I don't expect you to have found such a tip, but the above example gives you an idea of how to describe your work. You could also say that a friend of yours told you about a new database. You downloaded it and installed it on an instance of debian Sarge 3.1 r2. You ran a series of tests, created tables from MySQL and benchmarked performance of both databases.

Now you have informed the reader what you did. You can proceed to write the body of paragraphs and headings. This will explain your findings and allow you to make a case.

Expository paragraphs usually have three sentences. On occasion you can have more than three sentence. You would only add additional sentences if you needed to support your paragraph's topic further.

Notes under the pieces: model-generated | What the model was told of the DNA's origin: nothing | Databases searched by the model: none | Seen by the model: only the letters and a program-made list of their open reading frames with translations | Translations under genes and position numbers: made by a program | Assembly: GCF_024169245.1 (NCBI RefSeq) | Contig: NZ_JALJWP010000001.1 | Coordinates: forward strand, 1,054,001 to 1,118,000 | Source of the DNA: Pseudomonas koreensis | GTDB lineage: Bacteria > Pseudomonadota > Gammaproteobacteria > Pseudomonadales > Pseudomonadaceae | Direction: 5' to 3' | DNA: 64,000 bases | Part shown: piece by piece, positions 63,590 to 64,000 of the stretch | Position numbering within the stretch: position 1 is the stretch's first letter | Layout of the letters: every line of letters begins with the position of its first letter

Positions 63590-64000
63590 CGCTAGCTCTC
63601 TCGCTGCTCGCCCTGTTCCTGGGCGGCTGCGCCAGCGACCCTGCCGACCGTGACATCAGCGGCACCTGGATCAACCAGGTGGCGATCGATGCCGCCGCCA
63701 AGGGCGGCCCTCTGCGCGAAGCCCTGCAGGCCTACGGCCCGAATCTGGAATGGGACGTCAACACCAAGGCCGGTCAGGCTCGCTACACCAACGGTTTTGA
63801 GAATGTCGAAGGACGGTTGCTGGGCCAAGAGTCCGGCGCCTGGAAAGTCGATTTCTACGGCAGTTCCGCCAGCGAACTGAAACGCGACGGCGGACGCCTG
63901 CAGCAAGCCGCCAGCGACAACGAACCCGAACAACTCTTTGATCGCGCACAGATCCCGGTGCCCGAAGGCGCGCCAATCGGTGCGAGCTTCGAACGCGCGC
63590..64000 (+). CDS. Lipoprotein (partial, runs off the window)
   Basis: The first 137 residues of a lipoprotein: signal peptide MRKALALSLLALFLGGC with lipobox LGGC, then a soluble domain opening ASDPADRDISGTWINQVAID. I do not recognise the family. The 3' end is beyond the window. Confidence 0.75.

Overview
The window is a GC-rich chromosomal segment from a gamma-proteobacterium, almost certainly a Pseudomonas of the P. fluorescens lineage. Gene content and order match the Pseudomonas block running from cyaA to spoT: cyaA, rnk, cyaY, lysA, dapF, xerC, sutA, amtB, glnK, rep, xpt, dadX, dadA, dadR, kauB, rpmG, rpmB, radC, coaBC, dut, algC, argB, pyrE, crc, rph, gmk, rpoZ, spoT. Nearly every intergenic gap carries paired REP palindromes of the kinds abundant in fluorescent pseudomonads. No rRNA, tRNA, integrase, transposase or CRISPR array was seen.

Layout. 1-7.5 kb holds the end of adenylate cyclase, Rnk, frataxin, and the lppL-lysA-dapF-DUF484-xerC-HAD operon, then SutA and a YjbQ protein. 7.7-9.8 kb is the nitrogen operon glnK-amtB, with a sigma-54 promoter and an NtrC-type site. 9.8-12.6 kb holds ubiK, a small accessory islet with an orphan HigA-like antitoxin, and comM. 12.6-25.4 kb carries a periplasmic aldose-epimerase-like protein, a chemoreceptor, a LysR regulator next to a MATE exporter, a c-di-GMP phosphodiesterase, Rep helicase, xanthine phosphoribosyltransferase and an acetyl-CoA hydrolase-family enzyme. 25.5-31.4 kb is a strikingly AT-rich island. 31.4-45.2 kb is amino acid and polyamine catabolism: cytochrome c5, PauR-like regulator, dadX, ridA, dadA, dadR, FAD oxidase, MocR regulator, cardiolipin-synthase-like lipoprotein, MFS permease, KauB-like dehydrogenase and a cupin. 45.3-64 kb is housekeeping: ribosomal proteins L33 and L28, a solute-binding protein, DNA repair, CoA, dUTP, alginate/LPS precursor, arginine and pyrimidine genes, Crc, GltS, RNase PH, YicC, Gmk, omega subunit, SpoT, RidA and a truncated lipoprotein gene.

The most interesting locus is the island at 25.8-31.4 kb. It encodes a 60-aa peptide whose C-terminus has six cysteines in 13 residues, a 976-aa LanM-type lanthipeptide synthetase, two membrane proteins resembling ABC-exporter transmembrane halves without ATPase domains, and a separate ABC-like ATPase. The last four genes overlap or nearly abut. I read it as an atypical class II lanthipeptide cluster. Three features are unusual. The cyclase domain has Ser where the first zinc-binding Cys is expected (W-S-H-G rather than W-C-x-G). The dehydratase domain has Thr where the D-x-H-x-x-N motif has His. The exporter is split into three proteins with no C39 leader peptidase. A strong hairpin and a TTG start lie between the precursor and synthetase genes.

The previous paragraph demonstrates my point. We call the first sentence the topic. The other two sentences support the topic sentence.

Notice that the first sentence declared the topic that expository paragraphs usually have three sentences. Then we wrote something about the topic sentence. The support sentences gave information about what the assertion in the topic sentence might differ.

You have already given your conclusion and stated the work you did. That should provide ample subject matter to continue writing your article. Start with the most interesting and/or important information first.

I like to add drama or tension into an article. You can accomplish this by providing information in small chucks. You want to provide a way to get to "who done it".